- The director of the Trump campaign’s National Security Advisory Committee says Carter Page went around him to get permission to travel to Moscow last July.
- “I had tried to dissuade Carter from taking the trip, so he eventually went directly to Corey [Lewandowski],” said the campaign official, JD Gordon.
- Questions were raised again on Monday about who approved the Moscow trip after the House Intelligence Committee released its transcript of Page’s November 2 testimony.
Early Trump campaign foreign policy adviser Carter Page bypassed his direct superiors and asked senior campaign officials for permission to travel to Moscow last year, according to Page’s then-boss.
J.D. Gordon, then the director of the campaign’s National Security Advisory Committee, told Business Insider that then-campaign manager Corey Lewandowski approved Page’s request to travel to Moscow last July.
“I discouraged Carter from taking the trip to Moscow in the first place because it was a bad idea,” Gordon said. “Since I refused to forward his speech request form for approval, he eventually went around me directly to campaign leadership.”
Gordon said he was copied on the email Page sent to Lewandowski requesting to travel to Moscow to speak at the New Economic School.
“I had tried to dissuade Carter from taking the trip, so he eventually went directly to Corey,” Gordon said.
Lewandowski told USA Today earlier this year that he “granted nobody permission” to travel to Russia. But Page told the House Intelligence Committee that Lewandowski gave him permission in an email exchange that he still has and could provide to Congress.
Page responded to Gordon’s comments on Tuesday.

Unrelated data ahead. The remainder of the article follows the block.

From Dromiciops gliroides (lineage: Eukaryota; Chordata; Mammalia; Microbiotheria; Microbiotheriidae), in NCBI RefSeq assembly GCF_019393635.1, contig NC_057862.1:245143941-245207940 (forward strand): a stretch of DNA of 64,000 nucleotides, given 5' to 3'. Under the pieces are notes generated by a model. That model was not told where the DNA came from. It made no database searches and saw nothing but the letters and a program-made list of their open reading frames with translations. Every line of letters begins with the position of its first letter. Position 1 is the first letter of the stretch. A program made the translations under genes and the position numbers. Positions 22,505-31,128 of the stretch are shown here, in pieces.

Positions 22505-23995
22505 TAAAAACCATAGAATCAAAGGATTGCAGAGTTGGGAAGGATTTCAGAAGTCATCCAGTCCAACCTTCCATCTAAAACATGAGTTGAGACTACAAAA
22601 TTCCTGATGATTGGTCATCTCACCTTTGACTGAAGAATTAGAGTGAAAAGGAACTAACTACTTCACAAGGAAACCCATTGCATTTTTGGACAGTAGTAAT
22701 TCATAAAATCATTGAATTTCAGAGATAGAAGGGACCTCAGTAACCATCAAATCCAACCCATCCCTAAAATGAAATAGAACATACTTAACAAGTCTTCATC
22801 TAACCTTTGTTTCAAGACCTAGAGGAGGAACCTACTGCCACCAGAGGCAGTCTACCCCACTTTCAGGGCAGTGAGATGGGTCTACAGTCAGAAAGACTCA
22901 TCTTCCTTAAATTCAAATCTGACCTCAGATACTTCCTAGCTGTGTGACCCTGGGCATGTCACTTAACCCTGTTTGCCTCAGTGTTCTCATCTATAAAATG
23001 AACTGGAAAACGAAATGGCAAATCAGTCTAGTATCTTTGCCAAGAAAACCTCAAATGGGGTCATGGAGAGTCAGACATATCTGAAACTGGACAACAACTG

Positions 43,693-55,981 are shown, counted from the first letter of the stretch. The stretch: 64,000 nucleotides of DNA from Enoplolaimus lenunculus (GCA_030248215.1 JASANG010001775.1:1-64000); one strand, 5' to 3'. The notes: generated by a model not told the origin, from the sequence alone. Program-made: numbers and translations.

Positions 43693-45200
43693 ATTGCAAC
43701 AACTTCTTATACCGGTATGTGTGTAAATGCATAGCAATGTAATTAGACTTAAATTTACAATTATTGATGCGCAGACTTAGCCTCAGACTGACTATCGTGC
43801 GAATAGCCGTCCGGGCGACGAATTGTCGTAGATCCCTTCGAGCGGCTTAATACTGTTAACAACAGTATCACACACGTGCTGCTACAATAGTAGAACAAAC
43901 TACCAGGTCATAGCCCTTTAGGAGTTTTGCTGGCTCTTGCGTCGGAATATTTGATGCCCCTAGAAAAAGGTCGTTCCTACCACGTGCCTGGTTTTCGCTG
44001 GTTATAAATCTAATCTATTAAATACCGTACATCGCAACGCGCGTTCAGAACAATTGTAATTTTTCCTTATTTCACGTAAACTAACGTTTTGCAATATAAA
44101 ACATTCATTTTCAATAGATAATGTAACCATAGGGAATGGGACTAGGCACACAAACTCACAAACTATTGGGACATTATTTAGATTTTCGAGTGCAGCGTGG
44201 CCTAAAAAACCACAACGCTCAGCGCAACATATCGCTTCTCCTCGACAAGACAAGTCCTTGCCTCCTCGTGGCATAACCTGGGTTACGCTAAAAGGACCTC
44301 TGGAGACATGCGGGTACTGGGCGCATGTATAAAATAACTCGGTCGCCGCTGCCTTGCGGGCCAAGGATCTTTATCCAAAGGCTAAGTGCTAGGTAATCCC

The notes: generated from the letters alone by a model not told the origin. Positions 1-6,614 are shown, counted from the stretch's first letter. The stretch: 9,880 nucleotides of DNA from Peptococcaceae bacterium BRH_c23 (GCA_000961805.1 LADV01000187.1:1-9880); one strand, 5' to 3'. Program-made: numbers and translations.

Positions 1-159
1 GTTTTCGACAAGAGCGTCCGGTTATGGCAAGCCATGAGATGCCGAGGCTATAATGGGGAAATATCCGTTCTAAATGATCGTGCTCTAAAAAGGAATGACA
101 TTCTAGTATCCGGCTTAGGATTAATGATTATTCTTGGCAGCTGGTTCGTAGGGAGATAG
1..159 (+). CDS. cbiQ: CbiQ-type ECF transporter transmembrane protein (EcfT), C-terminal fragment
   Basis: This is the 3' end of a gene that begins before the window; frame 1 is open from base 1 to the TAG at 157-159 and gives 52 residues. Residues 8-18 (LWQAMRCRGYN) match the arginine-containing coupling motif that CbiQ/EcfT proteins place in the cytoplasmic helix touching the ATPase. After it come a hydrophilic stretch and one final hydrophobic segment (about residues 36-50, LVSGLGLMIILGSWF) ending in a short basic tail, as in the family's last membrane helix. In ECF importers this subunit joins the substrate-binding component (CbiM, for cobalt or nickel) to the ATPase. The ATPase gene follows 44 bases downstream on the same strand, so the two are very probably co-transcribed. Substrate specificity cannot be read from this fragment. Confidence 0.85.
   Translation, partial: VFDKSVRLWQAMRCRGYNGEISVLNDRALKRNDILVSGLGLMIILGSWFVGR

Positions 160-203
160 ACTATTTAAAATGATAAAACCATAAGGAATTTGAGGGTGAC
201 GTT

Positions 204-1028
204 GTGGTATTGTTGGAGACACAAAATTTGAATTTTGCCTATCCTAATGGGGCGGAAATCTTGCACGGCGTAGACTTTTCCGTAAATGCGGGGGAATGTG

“It you guys want to collectively continue making something out of nothing, you might want to remind him of reality: Tell him to look up the email I sent to him, Corey, and someone else on June 19, 2016,” he told Business Insider. “Corey replied first. We are all reaching the heights of irrelevancy.”
Page told the House Intelligence Committee last week that Hope Hicks, the campaign’s spokesperson at the time, was also copied on the email.
Questions were raised again on Monday about who approved the Moscow trip after the House Intelligence Committee released its transcript of Page’s November 2 testimony.
The transcript shows that Democratic Rep. Adam Schiff, the committee’s ranking member, confronted Page with an email he wrote from Moscow on July 8, 2016 to Gordon, saying he had received “incredible insights and outreach … from a few Russian legislators and senior members of the presidential administration here.”
Page acknowledged to the committee that, while in Moscow, he met with “Russian legislators,” members of Russia’s presidential administration, and the head of investor relations at the Russian state-owned oil giant Rosneft.
Gordon said on Monday that he didn’t “recall all of Carter Page’s emails.”
“I was getting thousands of emails on the campaign and didn’t read all of them,” he added.
Gordon has similarly denied any knowledge of Trump campaign adviser George Papadopoulos’ consistent efforts to set up a meeting between then-candidate Donald Trump and Russian President Vladimir Putin.
“I did not know that George continued to try and arrange such a meeting by reaching out to other senior members of the campaign who were not in his direct chain of command,” Gordon said last week.
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